Deafness doesn't prevent composers from hearing the music. It prevents them from hearing the distractions.
— Terry Pratchett
The Ninth manages to, in fifteen notes, define joy itself.
"Ever since I can recall, the first association that springs to anyone's mind when serious music is mentioned is "Beethoven". When I must give a concert to open a season an all-Beethoven program is usually requested. When you walk into a concert hall bearing the names of the greats inscribed around it on a frieze, there he sits, front and center, the first, the largest, the most immediately visible, and usually gold-plated. When a festival of orchestral music is contemplated, the bets are ten to one it will turn out to be a Beethoven Festival. What is the latest chic among you neo-classical composers? Neo-Beethoven! What is the meat and potatoes of every piano recital? A Beethoven sonata. Or of every quartet program? Opus one hundred, et cetera. What did we play in our symphony concerts when we wanted to honor the fallen in war? The Eroica. What did we play on V-day? The Fifth. What is everybody's farewell concert? The Ninth. What is every Ph.D. oral exam in music school? Play all the themes you can from the nine symphonies of Beethoven! Beethoven!"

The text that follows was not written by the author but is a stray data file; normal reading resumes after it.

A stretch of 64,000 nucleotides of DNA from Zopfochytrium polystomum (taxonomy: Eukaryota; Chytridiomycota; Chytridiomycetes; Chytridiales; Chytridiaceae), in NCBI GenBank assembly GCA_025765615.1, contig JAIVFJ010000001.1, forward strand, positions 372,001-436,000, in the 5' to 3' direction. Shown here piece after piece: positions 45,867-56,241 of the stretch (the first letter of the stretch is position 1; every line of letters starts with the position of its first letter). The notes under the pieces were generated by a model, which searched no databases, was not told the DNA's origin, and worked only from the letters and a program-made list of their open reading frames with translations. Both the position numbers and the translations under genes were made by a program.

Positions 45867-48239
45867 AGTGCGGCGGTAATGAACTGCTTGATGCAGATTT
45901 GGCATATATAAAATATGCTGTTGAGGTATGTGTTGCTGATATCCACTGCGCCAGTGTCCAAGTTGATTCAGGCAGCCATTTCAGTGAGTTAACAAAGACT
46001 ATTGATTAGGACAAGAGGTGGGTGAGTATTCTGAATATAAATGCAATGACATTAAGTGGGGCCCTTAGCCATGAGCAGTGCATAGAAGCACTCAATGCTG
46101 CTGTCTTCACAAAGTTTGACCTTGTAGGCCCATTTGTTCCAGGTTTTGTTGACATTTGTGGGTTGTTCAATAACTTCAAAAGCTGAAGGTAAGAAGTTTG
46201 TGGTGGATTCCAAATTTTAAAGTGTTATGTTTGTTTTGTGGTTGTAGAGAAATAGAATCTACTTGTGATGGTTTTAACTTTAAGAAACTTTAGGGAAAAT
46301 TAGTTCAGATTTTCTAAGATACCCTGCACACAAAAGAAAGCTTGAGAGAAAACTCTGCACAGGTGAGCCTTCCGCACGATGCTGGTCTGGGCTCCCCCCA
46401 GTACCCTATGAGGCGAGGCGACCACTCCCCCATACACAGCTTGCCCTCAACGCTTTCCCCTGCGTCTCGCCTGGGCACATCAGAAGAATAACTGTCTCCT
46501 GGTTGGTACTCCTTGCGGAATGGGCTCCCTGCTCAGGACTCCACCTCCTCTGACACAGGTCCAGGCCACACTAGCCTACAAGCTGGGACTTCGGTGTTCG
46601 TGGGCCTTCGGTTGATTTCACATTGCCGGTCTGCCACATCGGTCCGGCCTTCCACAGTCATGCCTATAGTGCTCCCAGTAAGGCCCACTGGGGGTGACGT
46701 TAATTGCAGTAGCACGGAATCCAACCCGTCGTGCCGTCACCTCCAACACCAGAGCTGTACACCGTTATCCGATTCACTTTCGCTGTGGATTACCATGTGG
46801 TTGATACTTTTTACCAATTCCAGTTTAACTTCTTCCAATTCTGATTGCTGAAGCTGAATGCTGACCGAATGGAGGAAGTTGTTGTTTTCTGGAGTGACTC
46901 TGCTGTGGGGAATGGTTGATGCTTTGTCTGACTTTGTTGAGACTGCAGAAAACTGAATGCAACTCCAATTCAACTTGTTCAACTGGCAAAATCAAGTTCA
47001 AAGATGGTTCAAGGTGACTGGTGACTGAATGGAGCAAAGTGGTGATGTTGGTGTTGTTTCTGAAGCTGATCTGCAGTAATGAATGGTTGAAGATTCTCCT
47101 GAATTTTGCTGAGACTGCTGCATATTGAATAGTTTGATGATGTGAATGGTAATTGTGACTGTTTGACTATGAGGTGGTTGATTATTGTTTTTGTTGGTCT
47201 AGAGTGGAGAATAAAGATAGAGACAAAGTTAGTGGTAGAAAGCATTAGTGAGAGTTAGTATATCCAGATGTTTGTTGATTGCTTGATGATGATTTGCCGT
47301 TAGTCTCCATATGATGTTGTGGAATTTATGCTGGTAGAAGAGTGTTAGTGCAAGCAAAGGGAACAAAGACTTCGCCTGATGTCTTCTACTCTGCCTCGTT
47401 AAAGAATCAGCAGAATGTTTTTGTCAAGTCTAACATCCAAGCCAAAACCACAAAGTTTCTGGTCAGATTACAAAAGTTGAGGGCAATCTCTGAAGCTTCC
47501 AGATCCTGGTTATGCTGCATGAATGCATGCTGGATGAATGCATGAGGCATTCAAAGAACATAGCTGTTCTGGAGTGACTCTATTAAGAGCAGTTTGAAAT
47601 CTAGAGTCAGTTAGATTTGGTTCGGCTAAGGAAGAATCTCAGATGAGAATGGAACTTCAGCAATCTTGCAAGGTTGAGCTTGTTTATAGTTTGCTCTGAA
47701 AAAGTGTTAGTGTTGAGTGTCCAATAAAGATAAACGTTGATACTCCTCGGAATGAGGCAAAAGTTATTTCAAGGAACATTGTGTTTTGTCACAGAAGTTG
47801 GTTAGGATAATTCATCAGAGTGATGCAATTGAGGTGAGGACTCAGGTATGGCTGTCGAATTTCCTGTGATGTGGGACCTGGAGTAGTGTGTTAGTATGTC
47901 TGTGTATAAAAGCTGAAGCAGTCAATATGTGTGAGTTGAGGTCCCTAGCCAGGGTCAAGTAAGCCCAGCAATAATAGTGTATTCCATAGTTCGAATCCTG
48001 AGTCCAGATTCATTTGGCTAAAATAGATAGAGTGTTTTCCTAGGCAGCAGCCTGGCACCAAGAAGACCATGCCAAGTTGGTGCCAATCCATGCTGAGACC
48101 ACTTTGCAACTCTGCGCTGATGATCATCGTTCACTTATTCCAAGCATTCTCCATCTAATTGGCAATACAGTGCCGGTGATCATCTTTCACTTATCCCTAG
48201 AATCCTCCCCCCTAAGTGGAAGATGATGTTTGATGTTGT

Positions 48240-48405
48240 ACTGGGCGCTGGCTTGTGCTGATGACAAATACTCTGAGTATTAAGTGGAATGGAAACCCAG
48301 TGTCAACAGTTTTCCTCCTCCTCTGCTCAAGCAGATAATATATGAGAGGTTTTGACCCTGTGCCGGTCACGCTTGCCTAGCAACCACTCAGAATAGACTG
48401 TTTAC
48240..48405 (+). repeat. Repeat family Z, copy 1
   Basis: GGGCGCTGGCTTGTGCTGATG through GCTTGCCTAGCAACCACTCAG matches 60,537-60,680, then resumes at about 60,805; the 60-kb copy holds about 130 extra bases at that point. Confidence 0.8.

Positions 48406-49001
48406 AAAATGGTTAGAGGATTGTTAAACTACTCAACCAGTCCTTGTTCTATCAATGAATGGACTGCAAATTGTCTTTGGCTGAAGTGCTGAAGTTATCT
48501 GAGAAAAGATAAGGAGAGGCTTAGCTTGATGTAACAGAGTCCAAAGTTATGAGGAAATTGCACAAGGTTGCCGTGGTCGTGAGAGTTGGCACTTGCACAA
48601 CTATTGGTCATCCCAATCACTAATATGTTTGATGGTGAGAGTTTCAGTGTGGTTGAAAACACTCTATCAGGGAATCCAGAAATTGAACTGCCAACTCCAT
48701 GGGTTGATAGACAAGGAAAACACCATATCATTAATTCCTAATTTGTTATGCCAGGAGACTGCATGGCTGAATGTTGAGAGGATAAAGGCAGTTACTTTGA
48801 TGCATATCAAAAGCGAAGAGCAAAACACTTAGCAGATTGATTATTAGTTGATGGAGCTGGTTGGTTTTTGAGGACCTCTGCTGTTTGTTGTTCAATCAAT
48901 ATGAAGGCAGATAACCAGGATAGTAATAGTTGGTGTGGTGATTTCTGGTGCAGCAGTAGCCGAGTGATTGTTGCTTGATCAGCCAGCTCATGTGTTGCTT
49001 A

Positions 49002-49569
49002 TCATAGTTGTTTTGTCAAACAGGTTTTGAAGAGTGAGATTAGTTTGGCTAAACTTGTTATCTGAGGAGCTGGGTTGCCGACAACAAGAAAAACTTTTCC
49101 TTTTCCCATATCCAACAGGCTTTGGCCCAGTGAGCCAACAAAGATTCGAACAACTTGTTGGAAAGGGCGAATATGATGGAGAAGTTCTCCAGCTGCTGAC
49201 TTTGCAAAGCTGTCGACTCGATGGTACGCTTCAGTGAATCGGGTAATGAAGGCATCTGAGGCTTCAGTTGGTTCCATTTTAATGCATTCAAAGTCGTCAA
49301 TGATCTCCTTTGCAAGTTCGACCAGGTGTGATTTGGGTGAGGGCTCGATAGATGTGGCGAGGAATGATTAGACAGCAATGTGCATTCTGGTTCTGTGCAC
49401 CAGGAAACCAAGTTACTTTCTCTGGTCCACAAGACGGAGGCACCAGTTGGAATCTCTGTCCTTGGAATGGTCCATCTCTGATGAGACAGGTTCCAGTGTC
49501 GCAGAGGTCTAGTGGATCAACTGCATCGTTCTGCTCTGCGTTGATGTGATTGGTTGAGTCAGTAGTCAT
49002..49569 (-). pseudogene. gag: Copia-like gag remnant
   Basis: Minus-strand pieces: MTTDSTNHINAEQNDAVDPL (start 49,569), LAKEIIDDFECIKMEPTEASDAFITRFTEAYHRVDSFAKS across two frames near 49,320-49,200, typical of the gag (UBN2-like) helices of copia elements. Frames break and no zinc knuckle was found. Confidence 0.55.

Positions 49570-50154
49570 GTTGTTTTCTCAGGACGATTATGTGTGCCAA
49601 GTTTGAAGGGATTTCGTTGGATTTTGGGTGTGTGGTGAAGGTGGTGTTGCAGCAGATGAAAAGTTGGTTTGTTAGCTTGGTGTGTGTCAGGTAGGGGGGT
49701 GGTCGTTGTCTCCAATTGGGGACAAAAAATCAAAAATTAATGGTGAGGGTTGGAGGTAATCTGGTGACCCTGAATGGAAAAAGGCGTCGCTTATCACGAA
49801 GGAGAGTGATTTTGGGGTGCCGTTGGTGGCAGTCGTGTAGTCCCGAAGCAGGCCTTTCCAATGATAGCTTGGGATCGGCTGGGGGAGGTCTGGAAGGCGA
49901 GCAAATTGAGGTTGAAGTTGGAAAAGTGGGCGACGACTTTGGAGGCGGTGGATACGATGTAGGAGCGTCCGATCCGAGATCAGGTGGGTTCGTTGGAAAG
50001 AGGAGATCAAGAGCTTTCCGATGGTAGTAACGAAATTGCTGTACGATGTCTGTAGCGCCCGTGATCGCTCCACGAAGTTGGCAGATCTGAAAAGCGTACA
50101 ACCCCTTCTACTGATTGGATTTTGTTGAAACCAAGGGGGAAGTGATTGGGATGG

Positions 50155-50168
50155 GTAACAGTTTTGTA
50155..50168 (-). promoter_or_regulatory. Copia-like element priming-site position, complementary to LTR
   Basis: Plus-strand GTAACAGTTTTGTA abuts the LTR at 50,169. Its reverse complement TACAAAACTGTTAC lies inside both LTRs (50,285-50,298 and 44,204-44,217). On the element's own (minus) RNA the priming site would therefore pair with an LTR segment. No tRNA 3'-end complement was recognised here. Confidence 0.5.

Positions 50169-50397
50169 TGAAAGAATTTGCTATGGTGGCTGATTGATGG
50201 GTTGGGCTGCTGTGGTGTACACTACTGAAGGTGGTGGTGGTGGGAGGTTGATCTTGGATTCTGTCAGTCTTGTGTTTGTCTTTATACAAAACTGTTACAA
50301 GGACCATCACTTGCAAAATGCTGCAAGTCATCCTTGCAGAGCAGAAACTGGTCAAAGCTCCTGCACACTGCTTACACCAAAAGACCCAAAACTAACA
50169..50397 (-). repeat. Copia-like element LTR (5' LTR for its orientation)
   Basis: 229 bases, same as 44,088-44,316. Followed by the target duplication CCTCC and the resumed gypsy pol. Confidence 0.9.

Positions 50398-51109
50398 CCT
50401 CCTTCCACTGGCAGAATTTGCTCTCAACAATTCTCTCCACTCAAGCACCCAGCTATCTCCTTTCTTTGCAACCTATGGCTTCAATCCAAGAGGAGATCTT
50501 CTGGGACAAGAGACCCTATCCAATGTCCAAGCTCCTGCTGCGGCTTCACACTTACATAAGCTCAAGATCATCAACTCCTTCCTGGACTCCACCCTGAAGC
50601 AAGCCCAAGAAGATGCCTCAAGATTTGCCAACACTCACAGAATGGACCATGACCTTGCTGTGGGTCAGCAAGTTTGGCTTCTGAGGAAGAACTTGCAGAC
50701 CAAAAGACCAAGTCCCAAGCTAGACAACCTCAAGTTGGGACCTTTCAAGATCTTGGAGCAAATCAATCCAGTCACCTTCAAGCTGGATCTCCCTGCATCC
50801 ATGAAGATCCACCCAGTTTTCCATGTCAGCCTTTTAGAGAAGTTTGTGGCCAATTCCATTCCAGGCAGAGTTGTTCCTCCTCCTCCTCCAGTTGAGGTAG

— Leonard Bernstein, The Joy of Music